So enough of that, you probably want to know more about these delicious Gougeres (pronounced like this). Gougeres originated in the Burgundy area of France, but are now popular throughout the country. They are made from a pâte à choux dough (the same dough as cream puffs are made from) and almost always have cheese or some combination of cheeses. They are light as a feather and are delicious served either as an appetizer or a yummy dinner roll.
I served these Gougeres at a birthday celebration for my daughter-in-law, Lindsay last night and they flew off the plate. They're crispy on the outside and melt-in-you-mouth delicious on the inside. I used Gruyere and Parmesan cheese but Cheddar or any other flavorful cheese would be equally delicious. They can be made early in the day and stored in an airtight container and can also be frozen for several weeks. A smear of honey butter on a warm gougere is a slice of pure heaven. Re-warm them right before serving so they're crisp and hot. Expect gasps of delight when they're brought to the table!
Oh, there's another winner! They give-away deal involved 2 prize-winners; one who had the best guess and the other chosen by random. The random winner is ................... Kim from the lovely Canadian blog Les Adventures Culinaires de Kiki. If Kim and Andrea would please send us their addresses we get their packages, both a years supply of my favorite sea salt, Maldon, in the mail pronto!
- 1 cup water
- 8 tablespoons butter (4ounces) cut into several pieces
- ½ teaspoon salt
- 1 cup all purpose flour
- 4 large eggs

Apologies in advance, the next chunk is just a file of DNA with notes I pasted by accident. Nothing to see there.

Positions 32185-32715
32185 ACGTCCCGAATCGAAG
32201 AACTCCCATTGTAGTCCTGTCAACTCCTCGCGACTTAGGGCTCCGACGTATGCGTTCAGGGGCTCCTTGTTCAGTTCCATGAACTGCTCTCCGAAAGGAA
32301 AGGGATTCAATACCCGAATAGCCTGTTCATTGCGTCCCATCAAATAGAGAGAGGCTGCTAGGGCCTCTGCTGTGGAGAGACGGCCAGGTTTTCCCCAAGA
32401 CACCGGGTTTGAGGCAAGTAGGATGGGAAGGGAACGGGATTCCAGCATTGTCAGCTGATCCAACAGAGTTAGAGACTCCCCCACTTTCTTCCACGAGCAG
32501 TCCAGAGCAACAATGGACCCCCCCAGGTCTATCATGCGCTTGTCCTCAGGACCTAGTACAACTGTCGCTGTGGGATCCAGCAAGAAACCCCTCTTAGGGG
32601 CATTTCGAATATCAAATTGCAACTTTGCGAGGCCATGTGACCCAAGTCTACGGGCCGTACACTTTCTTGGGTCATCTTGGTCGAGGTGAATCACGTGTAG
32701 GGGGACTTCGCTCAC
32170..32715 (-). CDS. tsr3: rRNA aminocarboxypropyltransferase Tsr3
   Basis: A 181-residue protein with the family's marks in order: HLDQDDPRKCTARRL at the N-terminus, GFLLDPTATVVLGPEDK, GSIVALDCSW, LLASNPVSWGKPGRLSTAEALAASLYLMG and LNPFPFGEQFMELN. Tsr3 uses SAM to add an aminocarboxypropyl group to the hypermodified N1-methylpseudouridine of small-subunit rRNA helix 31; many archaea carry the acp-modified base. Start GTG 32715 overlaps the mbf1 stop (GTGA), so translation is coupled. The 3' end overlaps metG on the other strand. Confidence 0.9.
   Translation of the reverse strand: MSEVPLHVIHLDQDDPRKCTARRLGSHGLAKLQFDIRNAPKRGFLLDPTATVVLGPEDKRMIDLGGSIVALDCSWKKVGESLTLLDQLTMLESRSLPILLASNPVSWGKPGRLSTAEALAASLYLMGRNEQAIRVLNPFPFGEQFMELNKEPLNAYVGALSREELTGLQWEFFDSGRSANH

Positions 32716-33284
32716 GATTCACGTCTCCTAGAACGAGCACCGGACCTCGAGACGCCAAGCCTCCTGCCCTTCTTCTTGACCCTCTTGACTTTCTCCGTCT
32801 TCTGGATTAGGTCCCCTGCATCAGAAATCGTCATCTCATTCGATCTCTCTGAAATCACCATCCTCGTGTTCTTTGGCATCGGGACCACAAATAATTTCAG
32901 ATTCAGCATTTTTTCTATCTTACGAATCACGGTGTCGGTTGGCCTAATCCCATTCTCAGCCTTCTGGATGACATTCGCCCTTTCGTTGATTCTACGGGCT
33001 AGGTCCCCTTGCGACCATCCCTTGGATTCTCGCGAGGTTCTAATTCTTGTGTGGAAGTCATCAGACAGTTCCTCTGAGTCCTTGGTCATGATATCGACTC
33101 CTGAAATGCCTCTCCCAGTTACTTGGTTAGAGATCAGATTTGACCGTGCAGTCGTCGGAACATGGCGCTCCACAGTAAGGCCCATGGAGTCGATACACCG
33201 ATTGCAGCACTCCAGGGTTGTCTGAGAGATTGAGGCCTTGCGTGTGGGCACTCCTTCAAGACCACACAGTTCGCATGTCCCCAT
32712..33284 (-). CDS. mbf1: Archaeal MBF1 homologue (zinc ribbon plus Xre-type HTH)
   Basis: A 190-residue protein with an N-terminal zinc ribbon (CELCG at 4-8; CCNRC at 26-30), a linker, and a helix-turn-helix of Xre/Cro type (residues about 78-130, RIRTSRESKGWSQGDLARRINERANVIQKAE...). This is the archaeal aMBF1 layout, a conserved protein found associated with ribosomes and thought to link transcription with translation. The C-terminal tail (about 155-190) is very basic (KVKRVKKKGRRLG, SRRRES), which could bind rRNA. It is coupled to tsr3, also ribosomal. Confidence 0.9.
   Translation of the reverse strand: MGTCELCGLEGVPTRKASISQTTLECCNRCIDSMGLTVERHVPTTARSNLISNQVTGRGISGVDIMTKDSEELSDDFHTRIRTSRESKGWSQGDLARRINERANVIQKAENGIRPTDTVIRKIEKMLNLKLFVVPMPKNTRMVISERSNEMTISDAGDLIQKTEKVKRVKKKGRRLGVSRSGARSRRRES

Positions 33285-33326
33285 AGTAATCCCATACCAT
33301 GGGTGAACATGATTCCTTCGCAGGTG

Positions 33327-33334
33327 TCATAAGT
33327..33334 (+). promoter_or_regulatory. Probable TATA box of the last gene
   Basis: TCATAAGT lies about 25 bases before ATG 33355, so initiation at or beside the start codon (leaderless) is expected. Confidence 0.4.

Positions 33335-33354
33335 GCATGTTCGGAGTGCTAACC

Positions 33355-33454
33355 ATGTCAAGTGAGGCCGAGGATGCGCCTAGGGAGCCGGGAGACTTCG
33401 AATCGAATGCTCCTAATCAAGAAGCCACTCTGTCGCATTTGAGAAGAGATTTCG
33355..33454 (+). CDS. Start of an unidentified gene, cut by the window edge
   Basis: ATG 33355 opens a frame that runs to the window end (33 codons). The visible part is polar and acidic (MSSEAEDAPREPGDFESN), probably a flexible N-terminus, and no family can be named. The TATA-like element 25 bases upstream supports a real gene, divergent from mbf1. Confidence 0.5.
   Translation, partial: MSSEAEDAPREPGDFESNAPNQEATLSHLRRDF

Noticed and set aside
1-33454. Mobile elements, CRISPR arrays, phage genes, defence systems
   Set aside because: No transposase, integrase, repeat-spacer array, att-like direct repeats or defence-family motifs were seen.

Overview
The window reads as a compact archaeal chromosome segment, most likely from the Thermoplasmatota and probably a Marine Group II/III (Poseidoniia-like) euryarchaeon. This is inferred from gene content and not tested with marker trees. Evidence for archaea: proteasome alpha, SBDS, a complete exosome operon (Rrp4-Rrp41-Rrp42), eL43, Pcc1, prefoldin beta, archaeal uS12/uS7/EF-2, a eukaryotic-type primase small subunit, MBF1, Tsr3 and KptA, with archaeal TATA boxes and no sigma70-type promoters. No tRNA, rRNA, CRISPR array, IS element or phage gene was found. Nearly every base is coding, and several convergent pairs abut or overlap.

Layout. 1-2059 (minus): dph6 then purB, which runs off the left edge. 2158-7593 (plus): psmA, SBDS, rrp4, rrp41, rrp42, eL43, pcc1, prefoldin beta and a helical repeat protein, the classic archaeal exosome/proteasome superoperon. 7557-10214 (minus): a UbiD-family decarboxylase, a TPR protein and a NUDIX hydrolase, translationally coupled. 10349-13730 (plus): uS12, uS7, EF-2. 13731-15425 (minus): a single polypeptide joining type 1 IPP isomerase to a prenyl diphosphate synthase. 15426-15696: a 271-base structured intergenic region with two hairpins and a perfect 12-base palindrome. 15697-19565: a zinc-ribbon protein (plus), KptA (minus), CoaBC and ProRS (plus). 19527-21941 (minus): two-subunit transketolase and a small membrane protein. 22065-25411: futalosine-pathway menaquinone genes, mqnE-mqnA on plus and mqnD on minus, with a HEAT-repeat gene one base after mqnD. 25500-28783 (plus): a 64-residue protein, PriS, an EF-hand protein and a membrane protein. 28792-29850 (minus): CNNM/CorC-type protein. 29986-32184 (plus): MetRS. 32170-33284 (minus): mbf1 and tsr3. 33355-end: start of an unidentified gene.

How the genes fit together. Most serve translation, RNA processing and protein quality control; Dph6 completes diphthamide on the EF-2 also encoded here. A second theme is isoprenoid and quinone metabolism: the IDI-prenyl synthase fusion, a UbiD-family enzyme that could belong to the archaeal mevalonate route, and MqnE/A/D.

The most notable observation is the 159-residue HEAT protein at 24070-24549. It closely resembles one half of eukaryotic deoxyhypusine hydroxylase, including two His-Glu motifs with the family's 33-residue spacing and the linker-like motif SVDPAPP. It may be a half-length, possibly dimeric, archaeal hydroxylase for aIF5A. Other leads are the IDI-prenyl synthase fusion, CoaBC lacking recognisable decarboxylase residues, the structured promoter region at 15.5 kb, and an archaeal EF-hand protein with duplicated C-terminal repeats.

- 1 cup Gruyere cheese finely grated
- ½ cup Parmesan Cheese finely grated
- 1 teaspoon finely chopped fresh rosemary
- 1 ½ teaspoons finely chopped fresh thyme
- egg beaten with 1 tablespoon cold water glaze, for egg wash
- sea salt
Line 2 sheet pans with parchment paper. Arrange oven racks near center of oven to accommodate sheet pans with rising gougers Preheat oven to 450˚F.
Combine the water, butter, and salt) in a medium size heavy bottom saucepan. Bring to a rolling boil.
Remove the pan from heat and add the flour all at once. Stir vigorously with a wooden spoon until all flour is incorporated,
Return the pan to medium heat and stir for approximately 3 minutes to dry out the dough. The dough is ready when a thin starchy layer coats the bottom of the pan and mixture is thick enough to hold a wooden spoon upright.
Transfer the dough to the bowl of a heavy-duty stand mixer fitted with a paddle attachment. Beat the dough for one minute until it stops steaming and is warm to the touch.
Add the eggs, one at a time and beat well after each addition till all egg is incorporated and dough becomes smooth. Scrape down the sides of the bowl as needed. After the dough comes together and is very smooth and creamy add the cheeses and the fresh herbs.
Using an ice cream scoop (I use a medium size scoop), scoop mounds of dough onto prepared sheet pans, spacing dough 2 inches apart. Gently brush mounds with egg wash. Sprinkle lightly with sea salt.
Place pans in oven and set timer for 5 minutes. Reduce heat to 350˚F and continue baking for 20-25 minutes or until deep golden brown. If your oven bakes unevenly, rotate the pans once or twice during baking.
Remove from oven and serve immediately or allow to cool then store in an airtight container. Rewarm in 325˚F oven for 5-10 minutes or until crisp and hot. Serve as a delicious appetizer or a unique delightful dinner roll. I love to serve these for dinner with honey butter (4 ounces of softened butter combined with 2 tablespoons honey).